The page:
Ischemic heart diseases and heart attacks often cause irreparable damage in the heart muscle. The damage is caused by blockages in the coronary artery, which result in a lack of oxygen in the heart. These blockages can be treated with drugs, through catheterization or stenting, or a vein can be taken from another part of the body to bypass the blockages in a coronary artery bypass graft (CABG) surgery.
However, opening of the blockages does little to repair the tissue damage or the scarring of the heart muscle and the heart failure. Tissue damage and related effects cause a significant number of premature deaths and, even in milder cases, the impact on the quality of life is significant. The need for more effective treatments is clear. A new treatment method known as Cardiac Micrograft Therapy™ has been developed to make the modern treatments more effective.
The starting point of the developed treatment is to utilize the patient’s own cardiac tissue as a therapeutic graft, which can be done easily in connection to a CABG surgery. This approach is supported by the fact that, in practice, all patients approved for CABG surgery have some level of damage caused by a lack of oxygen in their heart muscle. A small sample of the patient’s cardiac tissue can be collected safely in connection to the surgery for the graft. In practice, this sample is removed from the atrial appendage, when the patient is connected to a cardiopulmonary bypass.
This treatment method has been developed so that it is possible to process this tissue into small micrografts with a diameter of a few dozen or hundreds of micrometers. In other words, the tissue is broken down into smaller pieces so that the properties of the tissue are maintained whilst the surface area increases. These grafts are then cleaned and positioned on top of the damaged area in the heart muscle with the help of a commercially available cell-free connective tissue matrix (epicardial application). In other words, the graft is made from the patient’s own cardiac tissue during the same surgery by a trained operating room nurse. The treatment supplements the CABG surgery and has practically no impact on the duration or risks of the surgery. The additional work done by the surgeon consists of attaching the graft over the damaged area with three stitches.
The basic starting points of the treatment were established around ten years ago, when an optimal approach was being sought by the researchers of the University of Helsinki and the surgeons of Helsinki University Hospital from the points of view of, e.g., the experiences gained from stem cell therapies and the practical implementation of cardiac surgeries. Laboratory tests have been completed over the years, as well as animal tests on small and larger animals and, most recently, a first-in-human study on six patients. The results have been encouraging in every phase and, subsequently, the safety of the treatment has been well established. The results gained from both animals and people indicate that the treatment has positive impacts. In the studies, the impact is visible in the walls of the heart chambers (ventricular wall) , which have become stronger, in addition to which there are indications of a reduction in the volume of scar tissue and its replacement with healthy tissue.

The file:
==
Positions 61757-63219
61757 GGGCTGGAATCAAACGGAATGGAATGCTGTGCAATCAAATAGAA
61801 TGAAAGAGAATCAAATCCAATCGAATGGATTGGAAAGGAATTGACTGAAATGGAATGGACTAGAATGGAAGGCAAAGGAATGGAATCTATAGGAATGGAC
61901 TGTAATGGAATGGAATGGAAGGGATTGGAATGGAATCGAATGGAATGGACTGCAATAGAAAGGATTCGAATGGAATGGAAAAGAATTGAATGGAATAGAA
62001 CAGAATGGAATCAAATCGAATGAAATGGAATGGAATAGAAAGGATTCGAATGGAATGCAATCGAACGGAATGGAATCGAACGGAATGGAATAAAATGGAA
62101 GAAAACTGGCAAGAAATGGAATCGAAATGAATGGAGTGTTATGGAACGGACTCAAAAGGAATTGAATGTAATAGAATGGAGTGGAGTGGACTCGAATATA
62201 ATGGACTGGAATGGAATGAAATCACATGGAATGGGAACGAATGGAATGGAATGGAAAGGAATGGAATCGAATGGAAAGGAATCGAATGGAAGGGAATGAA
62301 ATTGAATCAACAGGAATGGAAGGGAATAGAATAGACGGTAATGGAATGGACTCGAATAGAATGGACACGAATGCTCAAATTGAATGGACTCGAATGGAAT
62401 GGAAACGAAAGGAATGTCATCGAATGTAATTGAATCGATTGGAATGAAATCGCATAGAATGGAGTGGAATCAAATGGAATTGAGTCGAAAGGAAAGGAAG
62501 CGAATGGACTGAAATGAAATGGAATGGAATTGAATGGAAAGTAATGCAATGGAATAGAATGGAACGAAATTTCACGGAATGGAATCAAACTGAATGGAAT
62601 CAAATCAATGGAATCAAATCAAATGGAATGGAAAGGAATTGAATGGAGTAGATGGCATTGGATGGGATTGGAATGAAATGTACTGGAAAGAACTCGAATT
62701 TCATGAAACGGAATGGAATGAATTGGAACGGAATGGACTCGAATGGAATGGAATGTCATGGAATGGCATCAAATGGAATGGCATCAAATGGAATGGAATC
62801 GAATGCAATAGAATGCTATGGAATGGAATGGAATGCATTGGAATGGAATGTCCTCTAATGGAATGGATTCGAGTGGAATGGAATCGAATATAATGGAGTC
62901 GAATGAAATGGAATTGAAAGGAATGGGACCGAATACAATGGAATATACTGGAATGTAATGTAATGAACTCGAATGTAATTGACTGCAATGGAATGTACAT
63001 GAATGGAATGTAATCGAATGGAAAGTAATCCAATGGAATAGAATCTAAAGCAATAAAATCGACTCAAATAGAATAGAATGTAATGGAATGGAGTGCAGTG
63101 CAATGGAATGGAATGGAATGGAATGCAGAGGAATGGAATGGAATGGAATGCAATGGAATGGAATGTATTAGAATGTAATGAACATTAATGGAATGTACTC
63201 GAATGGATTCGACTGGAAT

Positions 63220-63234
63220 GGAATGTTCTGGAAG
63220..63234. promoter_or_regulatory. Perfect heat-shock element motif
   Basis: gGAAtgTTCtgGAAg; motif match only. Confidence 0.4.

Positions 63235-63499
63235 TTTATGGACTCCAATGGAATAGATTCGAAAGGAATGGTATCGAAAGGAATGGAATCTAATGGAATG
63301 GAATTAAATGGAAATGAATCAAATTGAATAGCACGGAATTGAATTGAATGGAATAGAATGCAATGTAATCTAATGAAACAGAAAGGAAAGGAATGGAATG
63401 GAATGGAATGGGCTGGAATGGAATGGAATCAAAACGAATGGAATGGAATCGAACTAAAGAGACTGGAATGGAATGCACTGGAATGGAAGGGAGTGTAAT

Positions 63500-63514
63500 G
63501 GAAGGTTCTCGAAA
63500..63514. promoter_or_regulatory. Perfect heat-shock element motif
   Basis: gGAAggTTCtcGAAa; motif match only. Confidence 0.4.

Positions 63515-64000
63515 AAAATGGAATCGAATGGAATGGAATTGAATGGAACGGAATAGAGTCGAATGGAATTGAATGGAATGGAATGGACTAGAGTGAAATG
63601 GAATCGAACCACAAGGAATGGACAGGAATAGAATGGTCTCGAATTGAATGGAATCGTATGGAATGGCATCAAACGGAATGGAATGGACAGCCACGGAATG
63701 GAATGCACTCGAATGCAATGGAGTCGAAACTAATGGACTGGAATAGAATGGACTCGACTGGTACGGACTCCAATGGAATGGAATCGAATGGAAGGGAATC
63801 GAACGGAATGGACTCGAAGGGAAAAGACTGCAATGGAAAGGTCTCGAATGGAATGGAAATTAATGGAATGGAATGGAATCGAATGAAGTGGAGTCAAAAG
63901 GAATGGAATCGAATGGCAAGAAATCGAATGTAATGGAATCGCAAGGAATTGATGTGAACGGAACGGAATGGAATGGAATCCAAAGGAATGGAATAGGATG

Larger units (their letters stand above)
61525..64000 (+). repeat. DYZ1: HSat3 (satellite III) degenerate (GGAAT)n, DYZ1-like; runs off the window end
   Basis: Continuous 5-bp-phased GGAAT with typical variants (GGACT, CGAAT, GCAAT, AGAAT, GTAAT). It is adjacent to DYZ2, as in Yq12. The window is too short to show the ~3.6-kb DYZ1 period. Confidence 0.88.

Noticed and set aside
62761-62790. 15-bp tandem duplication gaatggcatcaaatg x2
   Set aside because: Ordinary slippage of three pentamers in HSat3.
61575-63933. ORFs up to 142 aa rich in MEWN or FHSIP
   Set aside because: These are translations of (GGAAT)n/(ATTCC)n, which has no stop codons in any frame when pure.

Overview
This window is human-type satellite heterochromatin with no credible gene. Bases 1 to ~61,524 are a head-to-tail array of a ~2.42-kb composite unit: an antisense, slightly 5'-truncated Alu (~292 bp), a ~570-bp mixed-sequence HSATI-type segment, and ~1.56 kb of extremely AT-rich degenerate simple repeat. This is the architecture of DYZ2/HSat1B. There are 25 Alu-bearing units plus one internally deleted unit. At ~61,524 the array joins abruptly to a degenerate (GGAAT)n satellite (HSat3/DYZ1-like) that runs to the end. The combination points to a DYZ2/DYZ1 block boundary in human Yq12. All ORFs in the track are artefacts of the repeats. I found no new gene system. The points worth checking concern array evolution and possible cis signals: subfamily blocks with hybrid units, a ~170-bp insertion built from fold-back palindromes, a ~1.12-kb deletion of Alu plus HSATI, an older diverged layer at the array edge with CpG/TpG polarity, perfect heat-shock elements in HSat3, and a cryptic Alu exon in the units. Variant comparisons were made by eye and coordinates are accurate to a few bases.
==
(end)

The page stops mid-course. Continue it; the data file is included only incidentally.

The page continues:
In the first study implemented on people, six patients were treated. The same study was also implemented on a comparison group of an equal size. Differences were observed between the treated patients and the comparison group in the thickness of the chamber wall, for example, which is critical for heart failure: Thickening was observed in all treated patients, the average growth being around 1 mm. In the comparison group, one person died of heart failure before the six-month control appointment, two manifested no change, and in three patients, the thickness of the chamber reduced (on average, by around 1.5 mm). Therefore, there are clear indications of positive impacts on the patients, but more extensive research is necessary to prove the effectiveness of the treatment reliably.
Some of the research results have been published in respected international peer-reviewed publication series. Pre-clinical results have been described in the article by Xie, et al., and a case study has been published of the first patient (Lampinen et al.). The results of the first-in-human study are published by Nummi et al.
The impact mechanism of the developed micrograft therapy is understood to be based on the fact that transplanted cells send signals through natural mechanisms and modulate inflammatory reactions. Various medicines and gene therapies are also being researched around the world that would enable similar effects. One approach is for example to utilize mRNA and plasmid DNA as messengers in the therapies.
EpiHeart has the expertise and equipment to support the dosing of such medicines into the heart. Already existing product portfolio enables the handling of samples parallel to the cardiac surgery and efficient delivery of the treatment. In-house product development allows also tailoring the solution for customer specific needs.
Optimized devices for surgery rooms to be used by medical personnel .
CE-marked sterilized medical devices ready for every surgery.
Instructions of use, training for the treatment protocol and best practices.